Well, the Soviet Union is no more.  Many probably don’t even remember the Cold War or the war between capitalism and communism.  (For those of you who don’t, capitalism won.)  Boris Yeltsin‘s right-hand man recounts the events of August 1991, the beginning of the end of the Soviet Union in Foreign Policy.  Key to her collapse was the state-managed economy (see Meltdown by Gennady Burbulis and Michele A. Berdy posted 6/20/2011 on Foreign Policy).

For months we had half-expected something like this. By the summer of 1991, the Soviet Union was falling apart at the seams. The economy was imploding, the deficit was ballooning, hard currency and gold reserves had been decimated, and Gorbachev’s stopgap reforms had only exacerbated the crisis…

…Yeltsin and the other democratic candidates had been elected to the Russian parliament in 1990 with the goal of securing more legally protected rights and freedoms, as well as a market economy, and Yeltsin had been elected president of Russia in June 1991 with almost 60 percent of the vote. But while we were secure in our popular mandate, we were utterly powerless to deal with the greatest threat to Russia: economic collapse. More than 93 percent of the economy, by our estimation, was controlled by the Soviet government. Yeltsin and those of us in his circle of closest associates soon came to believe that unless we were to content ourselves with being nothing more than a ceremonial body, we had to change the legal and economic bases of the union itself.

The government controlled 93% of the economy.  And it was falling apart at the seams.  Because bureaucrats are bad businessmen.  As demonstrated in the Soviet Union.  However, bureaucrats are good at something.  Being a bureaucrat.  And maintaining power.  The Soviet communists resisted the market reforms.  In fact, that August, the old hard-line communists effected a coup d’état.  To resist the Westernization of their country.  To hold on to their power.  At the expense of a suffering citizenry.  But Boris Yeltsin prevailed.  And the Soviet Union is no more.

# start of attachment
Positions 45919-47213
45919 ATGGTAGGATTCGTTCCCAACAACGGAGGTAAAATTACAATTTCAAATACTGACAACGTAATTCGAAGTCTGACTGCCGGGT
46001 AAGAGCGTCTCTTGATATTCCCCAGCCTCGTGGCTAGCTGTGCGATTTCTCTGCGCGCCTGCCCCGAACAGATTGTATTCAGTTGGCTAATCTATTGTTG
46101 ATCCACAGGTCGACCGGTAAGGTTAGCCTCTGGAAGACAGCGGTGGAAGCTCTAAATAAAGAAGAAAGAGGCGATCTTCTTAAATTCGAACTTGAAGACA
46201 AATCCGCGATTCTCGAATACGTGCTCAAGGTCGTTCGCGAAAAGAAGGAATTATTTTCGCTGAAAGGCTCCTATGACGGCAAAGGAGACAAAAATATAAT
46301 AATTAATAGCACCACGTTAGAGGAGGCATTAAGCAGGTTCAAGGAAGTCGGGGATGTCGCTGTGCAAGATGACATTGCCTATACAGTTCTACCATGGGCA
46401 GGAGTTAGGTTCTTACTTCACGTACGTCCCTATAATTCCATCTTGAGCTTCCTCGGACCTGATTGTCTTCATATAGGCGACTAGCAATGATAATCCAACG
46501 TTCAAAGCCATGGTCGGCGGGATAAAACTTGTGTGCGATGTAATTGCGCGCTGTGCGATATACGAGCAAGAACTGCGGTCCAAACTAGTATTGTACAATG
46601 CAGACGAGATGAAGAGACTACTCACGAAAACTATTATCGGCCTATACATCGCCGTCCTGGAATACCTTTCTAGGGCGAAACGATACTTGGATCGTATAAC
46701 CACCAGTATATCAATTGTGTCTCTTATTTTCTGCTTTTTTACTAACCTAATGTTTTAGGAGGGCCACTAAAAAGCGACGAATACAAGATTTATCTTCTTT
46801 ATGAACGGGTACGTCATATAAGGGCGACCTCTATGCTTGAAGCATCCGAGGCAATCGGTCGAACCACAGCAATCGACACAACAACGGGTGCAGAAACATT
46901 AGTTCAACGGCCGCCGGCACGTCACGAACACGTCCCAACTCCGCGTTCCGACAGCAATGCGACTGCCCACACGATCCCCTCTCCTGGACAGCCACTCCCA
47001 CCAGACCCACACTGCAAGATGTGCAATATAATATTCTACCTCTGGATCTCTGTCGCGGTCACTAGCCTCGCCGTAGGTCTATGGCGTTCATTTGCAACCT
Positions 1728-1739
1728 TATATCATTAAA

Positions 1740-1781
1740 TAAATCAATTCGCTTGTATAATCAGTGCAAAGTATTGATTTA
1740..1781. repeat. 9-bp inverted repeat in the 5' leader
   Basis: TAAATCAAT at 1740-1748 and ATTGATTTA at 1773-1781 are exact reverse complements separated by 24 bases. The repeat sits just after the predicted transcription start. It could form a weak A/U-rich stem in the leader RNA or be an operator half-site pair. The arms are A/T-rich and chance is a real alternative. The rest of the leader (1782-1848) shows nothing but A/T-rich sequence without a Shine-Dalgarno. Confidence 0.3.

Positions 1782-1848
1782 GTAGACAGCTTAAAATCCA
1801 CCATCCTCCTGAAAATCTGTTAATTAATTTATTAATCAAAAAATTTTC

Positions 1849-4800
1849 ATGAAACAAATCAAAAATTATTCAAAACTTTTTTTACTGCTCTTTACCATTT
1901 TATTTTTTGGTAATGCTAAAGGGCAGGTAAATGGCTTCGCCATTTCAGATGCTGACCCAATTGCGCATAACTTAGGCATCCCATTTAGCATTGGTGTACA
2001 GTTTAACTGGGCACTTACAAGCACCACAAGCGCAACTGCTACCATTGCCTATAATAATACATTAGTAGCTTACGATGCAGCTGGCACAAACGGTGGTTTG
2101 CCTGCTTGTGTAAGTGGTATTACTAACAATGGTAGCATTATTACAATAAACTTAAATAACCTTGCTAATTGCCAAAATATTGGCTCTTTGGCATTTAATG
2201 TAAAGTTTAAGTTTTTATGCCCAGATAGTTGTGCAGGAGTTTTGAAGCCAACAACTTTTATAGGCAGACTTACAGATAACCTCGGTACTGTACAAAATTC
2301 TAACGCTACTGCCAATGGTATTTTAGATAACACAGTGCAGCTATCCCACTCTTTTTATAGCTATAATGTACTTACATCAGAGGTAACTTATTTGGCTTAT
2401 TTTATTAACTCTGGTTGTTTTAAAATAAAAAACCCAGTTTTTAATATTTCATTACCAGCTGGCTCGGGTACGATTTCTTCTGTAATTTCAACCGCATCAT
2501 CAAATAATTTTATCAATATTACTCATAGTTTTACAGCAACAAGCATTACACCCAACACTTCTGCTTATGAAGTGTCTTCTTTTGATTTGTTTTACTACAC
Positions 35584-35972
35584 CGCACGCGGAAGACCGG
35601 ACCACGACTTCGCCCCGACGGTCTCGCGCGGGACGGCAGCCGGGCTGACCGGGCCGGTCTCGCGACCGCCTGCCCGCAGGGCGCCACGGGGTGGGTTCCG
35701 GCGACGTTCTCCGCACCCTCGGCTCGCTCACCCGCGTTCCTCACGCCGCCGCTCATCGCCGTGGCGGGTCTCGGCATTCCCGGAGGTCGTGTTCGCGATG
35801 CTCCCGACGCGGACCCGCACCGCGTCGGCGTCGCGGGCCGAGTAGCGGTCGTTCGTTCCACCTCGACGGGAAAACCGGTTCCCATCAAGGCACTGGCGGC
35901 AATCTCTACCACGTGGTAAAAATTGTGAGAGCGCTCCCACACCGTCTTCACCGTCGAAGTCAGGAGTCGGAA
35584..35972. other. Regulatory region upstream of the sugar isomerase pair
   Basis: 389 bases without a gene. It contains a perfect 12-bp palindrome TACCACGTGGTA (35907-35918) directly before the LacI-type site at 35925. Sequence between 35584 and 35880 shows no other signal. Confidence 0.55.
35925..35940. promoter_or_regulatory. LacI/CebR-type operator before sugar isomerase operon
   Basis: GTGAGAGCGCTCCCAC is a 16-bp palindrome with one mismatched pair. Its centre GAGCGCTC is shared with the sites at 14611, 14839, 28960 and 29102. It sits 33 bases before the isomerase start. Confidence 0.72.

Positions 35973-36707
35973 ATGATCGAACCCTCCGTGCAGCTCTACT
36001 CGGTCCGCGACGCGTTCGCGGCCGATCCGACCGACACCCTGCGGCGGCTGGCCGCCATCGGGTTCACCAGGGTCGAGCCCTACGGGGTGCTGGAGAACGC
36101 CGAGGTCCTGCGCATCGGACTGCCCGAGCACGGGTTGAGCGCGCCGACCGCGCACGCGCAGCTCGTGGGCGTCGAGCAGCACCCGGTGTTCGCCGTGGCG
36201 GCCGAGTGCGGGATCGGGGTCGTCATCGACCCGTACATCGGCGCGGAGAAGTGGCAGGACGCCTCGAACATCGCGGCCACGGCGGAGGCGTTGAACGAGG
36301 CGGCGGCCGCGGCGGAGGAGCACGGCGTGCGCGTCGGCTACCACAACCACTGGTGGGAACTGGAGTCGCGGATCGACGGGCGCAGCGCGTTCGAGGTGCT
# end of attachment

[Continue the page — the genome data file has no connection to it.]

Of course, it was not an easy road.  The rule of law did not quite catch up to the market reforms.  So there was a lot of corruption.  And crony capitalism.  Which is something that China saw.  And they are being very careful with their market reforms to avoid a similar fate.  But China, too, is rife with corruption and crony capitalism.  But these two nations are shaking off their communist lethargy and are becoming serious competitors in the global economy.  And China will soon be building commercial aircraft to compete against Boeing and Airbus.

Free Market Capitalism provides the Path to Success

Aircraft manufacturers are doing big and bold things.  Because they can.  By providing what the market wants.  It can do this despite the huge dollars involved.  And they don’t need any help from the government telling them what they need to build.  Or buy.

Government is full of bureaucrats who don’t know the first thing about business.  In fact, their involvement only hurts business.  Case in point:  the Soviet Union.  But that doesn’t stop bureaucrats from sticking their nose in where it doesn’t belong.  Especially in the aviation industry.  They see all that money.  And they want a piece of it to bail out their budget deficits.  The latest scheme by the Europeans is to tax carbon emissions in an Emissions Trading Scheme.  Not only are they going to tax themselves, but they’re going to tax any airline flying into the EU for their carbon emissions.  Some are concerned that this may result in a trade war.  Probably because it will.  But that’s government.  They want the money first.  Then they’ll consider the economic damage their policies cause.

One has to marvel when looking at a 747 or an A380.  Incredible examples of what private enterprise can do.  One can only imagine what other great things people could do if they didn’t have to spend so much time and money fighting their governments.  And we can only scratch our heads when we see emerging economies move towards capitalism (to emulate the success of others) while established economies with bloated bureaucracies move away from capitalism (to emulate the failures of others).